The cost of textbooks in higher ed receives a lot of attention. For the record, I have written college textbooks and I have written about the misrepresentation of the cost of such textbooks (most textbooks are resold so the actual cost to the student is typically one-half the cost of a new book). I have taken calling this deception as the “beer money ploy” as college students may not always tell their parents they have sold their textbooks back to the bookstore.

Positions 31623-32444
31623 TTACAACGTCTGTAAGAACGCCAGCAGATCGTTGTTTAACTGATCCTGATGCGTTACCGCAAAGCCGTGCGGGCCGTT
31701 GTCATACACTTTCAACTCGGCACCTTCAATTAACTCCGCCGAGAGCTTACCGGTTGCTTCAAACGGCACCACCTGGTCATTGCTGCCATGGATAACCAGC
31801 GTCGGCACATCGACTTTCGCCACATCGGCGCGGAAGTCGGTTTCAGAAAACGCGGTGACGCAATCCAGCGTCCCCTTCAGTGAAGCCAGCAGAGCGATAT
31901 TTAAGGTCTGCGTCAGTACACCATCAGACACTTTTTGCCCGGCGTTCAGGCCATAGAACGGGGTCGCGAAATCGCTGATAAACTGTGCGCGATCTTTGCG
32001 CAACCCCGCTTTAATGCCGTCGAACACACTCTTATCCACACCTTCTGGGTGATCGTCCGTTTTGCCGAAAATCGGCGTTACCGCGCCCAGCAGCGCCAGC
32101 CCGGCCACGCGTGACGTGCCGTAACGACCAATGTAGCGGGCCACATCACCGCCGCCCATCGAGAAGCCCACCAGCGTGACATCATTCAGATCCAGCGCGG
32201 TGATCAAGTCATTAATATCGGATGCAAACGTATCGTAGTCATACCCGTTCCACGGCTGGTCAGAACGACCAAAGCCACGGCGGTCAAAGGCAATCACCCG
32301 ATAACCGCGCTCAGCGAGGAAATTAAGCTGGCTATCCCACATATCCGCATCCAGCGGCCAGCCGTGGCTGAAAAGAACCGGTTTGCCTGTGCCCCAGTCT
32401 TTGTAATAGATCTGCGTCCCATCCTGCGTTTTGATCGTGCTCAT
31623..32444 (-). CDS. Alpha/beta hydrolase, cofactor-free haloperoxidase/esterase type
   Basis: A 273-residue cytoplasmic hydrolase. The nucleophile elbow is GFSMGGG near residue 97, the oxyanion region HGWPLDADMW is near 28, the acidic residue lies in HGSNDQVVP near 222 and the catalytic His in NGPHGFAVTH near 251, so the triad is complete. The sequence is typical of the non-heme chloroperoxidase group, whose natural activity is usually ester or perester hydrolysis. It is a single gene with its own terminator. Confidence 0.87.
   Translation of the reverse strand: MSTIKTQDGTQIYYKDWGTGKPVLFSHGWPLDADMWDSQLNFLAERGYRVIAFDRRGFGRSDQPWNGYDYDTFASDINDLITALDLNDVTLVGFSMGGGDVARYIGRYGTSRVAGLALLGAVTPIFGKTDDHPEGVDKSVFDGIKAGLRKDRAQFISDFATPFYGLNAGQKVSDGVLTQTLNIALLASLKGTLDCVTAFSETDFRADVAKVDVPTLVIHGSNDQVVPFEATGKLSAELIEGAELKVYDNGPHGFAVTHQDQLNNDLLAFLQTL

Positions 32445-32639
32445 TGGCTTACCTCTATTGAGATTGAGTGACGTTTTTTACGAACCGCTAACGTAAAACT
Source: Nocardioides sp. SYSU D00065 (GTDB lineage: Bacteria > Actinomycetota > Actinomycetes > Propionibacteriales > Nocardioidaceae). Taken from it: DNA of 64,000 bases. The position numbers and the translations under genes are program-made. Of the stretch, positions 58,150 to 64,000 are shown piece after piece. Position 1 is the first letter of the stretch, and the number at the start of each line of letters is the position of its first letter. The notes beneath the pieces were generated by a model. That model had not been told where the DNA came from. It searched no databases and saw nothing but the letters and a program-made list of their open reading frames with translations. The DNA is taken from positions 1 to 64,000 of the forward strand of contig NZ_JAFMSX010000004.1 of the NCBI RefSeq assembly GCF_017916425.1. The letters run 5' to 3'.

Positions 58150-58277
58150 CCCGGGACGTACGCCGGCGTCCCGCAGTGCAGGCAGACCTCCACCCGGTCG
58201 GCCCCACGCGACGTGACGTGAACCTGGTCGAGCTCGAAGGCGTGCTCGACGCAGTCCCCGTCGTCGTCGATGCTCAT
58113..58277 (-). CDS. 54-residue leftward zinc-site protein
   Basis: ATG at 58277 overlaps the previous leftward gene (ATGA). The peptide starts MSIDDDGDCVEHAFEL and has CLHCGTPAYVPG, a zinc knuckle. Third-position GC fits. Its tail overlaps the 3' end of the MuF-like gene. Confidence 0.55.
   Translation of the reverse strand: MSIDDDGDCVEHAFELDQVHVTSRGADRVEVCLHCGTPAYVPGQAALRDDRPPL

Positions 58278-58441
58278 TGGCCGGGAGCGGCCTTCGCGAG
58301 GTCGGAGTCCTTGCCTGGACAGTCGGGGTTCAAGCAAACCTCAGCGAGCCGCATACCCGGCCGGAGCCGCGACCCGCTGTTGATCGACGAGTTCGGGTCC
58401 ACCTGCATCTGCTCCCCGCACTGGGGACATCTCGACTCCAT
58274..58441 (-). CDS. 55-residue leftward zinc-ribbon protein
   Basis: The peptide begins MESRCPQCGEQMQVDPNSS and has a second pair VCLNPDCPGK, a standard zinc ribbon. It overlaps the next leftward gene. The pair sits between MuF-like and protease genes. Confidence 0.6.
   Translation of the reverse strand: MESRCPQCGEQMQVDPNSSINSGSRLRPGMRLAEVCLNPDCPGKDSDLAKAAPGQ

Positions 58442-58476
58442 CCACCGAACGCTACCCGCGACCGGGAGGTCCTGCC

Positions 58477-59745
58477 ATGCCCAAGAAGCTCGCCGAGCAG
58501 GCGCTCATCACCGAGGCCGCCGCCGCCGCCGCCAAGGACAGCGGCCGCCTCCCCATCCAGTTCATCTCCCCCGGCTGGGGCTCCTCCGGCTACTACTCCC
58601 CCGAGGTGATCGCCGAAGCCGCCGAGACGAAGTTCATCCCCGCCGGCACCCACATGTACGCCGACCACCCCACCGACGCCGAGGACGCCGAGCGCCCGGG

I came across a blogger writing on this same topic and he argues that OER (open educational resource) textbooks may be less costly, but nearly all are simply an online version of a traditional textbook. He argues that innovation will come when commercial providers augment their content with personalized study systems and personalization is what will actually make higher ed cost effective. He takes a broad view and notes that a large proportion of college students do not graduate and innovations that increase this percentage will improve the cost effectiveness of the total process. He has hit on a position I agree with and focused on as a research focus during my professional career. It is only the commercial content providers who have the resources (because of the economy of scale) to provide systems that allow students to progress at their individual rates of understanding.